There are more than enough activities and attractions to keep you busy in Berlin for years, but if you are visiting for more than a few days, you may want to take a short journey out of this bustling metropolis to see some of the surrounding areas. Here is a list of five suggestions for daytrips from Berlin!
A world class city in its own right, Potsdam is just thirty minutes from Berlin. Historically a hub for trade and immigration, the architecture and attitude of Potsdam reflects this past, with its parks and palaces officially listed on the UNESCO World Heritage List for their outstanding contribution to the world’s culture. With one day in this rich city, you will want to rent a bicycle, for around 11 Euros for the day. Stops at the stunning 18th century rococo Sanssouci (French for carefree) Palace and Park are a must, as is a visit to the 19th century Chinese Teahouse and a stroll through the Dutch Quarter’s picturesque redbrick houses.
The S-Bahn S7 train makes regular stops from central Berlin to the main Potsdam Hauptbahnhof station. A regional train, while more expensive, is faster and can take you directly to Potsdam-Charlottenhof and Potsdam-Sanssouci
2. Szczecin, Poland
Let’s be honest – sometimes we just want to rack up a few extra stamps in the old passport with a short daytrip, and so if you want to visit not just a different city but also a completely different country, then Szczecin (known as Stettin in German) is for you. Located on the Oder River in the vicinity of the Baltic Sea, Szczecin is the seventh largest city in Poland and a popular daytrip from Berlin. At various times in its history, Szczecin has been under Dutch, Swedish and German rule, and its architecture and culture reflect this diversity. Visitors enjoy strolling through the medieval centre, visiting the white city castle and sampling Polish perogies – all in time to get back to Berlin by evening!
Regular regional trains depart from Berlin’s Hauptbahnhof. Blogger RJ at coolblueice has clear instructions on how to save loads of money and get your ticket for less than 20 Euros roundtrip!
3. Sachsenhausen Concentration Camp
While a visit to a former concentration camp may not top your list of enjoyable daytrips, it is impossible to deny the popularity of tourism to these sites of terror. A visit to Sachsenhausen, a Nazi concentration camp in Orienenberg, is a harrowing and sobering experience, but one that many people find important and meaningful as they try to reconcile the horrors of the Holocaust with the modern state of Germany. Guided tours of the site, audio guides and guidebooks are available, and come highly recommended to provide interpretation of the exhibits and grounds.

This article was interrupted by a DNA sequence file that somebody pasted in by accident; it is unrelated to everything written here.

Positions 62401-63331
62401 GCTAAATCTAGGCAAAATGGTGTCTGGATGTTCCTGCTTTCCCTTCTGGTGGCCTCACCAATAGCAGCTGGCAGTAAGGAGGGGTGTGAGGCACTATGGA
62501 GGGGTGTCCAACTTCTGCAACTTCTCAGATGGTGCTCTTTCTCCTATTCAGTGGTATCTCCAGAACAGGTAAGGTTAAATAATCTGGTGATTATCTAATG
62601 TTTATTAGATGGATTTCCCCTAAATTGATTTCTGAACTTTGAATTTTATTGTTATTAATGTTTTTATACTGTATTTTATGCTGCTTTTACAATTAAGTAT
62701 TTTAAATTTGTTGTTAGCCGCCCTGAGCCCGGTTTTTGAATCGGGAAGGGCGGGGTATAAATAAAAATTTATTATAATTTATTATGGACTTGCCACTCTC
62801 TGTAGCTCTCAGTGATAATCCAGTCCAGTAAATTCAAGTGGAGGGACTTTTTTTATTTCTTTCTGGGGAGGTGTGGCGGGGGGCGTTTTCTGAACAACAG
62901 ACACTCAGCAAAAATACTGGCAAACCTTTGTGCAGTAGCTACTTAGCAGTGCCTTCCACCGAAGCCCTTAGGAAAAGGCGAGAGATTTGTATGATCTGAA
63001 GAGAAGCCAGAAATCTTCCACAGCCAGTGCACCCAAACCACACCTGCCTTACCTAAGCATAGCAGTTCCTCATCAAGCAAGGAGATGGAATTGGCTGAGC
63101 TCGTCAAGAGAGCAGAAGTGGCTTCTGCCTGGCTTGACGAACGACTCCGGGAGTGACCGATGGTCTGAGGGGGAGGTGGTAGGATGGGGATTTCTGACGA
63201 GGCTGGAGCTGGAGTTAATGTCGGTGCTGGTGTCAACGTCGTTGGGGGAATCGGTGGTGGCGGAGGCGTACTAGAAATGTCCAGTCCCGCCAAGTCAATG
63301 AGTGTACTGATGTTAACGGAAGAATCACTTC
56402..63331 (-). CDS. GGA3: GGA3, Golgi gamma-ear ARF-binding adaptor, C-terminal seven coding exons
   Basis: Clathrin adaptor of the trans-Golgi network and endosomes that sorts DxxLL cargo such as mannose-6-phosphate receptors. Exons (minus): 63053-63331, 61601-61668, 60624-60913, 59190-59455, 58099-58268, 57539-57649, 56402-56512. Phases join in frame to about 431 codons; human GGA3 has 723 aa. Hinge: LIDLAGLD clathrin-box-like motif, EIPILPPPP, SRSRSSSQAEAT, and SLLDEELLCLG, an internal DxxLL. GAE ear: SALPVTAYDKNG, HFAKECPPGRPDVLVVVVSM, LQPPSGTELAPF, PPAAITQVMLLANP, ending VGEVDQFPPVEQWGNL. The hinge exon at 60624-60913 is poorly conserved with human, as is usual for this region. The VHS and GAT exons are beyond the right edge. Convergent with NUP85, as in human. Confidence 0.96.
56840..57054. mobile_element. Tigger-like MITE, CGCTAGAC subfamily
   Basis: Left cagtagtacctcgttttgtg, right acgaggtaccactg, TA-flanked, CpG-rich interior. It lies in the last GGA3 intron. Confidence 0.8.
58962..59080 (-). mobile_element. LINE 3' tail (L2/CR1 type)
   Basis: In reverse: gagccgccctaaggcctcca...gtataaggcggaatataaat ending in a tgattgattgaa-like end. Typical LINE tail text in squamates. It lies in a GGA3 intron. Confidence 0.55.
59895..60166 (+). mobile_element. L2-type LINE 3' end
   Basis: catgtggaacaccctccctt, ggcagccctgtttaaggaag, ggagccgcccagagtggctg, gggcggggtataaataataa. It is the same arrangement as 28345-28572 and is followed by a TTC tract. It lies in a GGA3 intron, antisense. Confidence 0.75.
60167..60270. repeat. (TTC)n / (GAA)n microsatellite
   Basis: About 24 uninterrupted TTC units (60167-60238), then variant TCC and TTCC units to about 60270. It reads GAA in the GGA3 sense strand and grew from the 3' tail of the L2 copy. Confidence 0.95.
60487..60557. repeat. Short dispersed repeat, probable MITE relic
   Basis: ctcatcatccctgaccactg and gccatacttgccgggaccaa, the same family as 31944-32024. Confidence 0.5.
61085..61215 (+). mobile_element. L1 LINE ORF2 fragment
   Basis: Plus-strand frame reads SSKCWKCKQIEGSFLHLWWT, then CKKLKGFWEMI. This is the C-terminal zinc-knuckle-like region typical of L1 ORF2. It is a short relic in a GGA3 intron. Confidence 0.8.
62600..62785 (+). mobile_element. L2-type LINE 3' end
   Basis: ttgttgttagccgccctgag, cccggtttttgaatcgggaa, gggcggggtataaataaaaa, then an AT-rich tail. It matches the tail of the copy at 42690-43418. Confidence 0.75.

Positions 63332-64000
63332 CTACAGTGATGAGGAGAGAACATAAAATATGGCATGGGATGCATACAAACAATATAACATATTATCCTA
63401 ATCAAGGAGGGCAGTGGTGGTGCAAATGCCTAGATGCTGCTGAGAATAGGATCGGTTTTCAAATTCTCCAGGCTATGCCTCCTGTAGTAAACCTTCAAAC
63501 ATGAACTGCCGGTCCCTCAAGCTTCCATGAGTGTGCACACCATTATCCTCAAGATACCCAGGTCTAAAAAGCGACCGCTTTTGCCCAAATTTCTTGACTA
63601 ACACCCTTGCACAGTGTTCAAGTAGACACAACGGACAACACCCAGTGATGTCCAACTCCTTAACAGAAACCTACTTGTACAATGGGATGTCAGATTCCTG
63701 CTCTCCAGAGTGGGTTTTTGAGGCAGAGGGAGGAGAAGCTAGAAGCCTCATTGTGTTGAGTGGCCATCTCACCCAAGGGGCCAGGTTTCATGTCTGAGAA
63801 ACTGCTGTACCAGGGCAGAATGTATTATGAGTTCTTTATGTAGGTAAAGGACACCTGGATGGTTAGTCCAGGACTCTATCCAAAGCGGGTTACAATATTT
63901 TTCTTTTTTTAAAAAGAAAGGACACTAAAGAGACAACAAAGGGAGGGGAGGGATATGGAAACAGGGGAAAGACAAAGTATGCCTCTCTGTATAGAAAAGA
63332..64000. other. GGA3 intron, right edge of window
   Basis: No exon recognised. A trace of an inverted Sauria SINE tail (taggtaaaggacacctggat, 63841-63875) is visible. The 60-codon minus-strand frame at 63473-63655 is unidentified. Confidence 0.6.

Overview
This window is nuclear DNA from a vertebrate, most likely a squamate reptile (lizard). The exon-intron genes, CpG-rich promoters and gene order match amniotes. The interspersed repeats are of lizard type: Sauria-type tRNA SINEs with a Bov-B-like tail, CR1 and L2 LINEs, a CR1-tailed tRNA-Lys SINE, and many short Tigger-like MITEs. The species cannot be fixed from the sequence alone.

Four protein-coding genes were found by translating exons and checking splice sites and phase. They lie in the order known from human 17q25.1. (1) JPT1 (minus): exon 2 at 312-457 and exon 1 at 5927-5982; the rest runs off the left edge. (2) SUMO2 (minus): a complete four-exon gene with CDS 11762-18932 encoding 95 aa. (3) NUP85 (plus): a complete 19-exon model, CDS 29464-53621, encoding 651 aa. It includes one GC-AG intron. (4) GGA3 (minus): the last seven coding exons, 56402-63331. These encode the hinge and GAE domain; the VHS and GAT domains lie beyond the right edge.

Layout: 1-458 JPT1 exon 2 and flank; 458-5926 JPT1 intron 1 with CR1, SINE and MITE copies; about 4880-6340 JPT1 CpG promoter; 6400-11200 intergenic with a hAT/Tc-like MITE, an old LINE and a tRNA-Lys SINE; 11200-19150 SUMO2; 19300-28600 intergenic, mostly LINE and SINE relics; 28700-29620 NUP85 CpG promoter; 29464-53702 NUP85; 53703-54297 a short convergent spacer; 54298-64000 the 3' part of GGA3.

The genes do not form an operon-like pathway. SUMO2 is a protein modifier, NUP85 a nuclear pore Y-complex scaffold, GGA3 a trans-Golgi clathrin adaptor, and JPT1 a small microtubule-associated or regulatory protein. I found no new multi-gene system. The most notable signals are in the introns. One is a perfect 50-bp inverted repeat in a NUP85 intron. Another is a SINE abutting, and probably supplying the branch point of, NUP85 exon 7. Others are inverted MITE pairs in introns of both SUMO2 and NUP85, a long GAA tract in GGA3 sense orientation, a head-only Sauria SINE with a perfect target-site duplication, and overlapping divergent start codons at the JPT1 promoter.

A combination of train, bus and walking is required, but total time should take less than 90 minutes. Check Google maps for the most convenient routing from your hotel.
4. Spreewald Forest
If you tire of Berlin’s urban jungle, a trip to the remarkable beauty of Spreewald Forest may be the perfect daytrip for you. Located 50 miles away, this UNESCO designated biosphere consists of alder forests, grasslands and a series of 200 small channels and waterways stretching over nearly 500 square kilometres. Canoe rentals are possible, as are guided gondola tours (if you would like an English guide, alight a barge in the most touristed areas of Lübben or Lübbenau), but most of the forest area is accessible only on foot. This non-motorized transportation zone provides tranquil calm along with excellent exercise (perfect to work off all of that wurst and beer). If you decide to spend the night in the area, be sure to learn more about the area’s Sorbian culture, one of Germany’s two recognized ethnic minorities native to the country.
Take the hourly regional train RE2 from Zoologischer Garten, Hauptbahnhof, Friedrichstraße, Alexanderplatz, or Ostbahnhof to Lübben or Lübbenau
5. Best on a Budget – Kladow
If you are after a day of complete tranquility on a shoestring budget, a visit to Kladow might be what you are after. Swim in the lake, gaze at squirrels and explore popular walking trails across the Havel River. Despite the fact that Kladow is technically a part of metro Berlin, the ferry trip across the river makes it feel like much more of an intrepid journey, and the scenic natural setting will make you forget the urban centre mere minutes away.
Get the S-Bahn to Wannsee. At the ferry port catch the BVG-Fähre ferry to Kladow, which leaves on the hour (and is no additional charge, providing your S-Bahn ticket has not expired).
+++We’ll offer walking tours around Christmas time. Check out our Berlin pay-what-you-like walking tours!+++
Written by Jessica O’Neill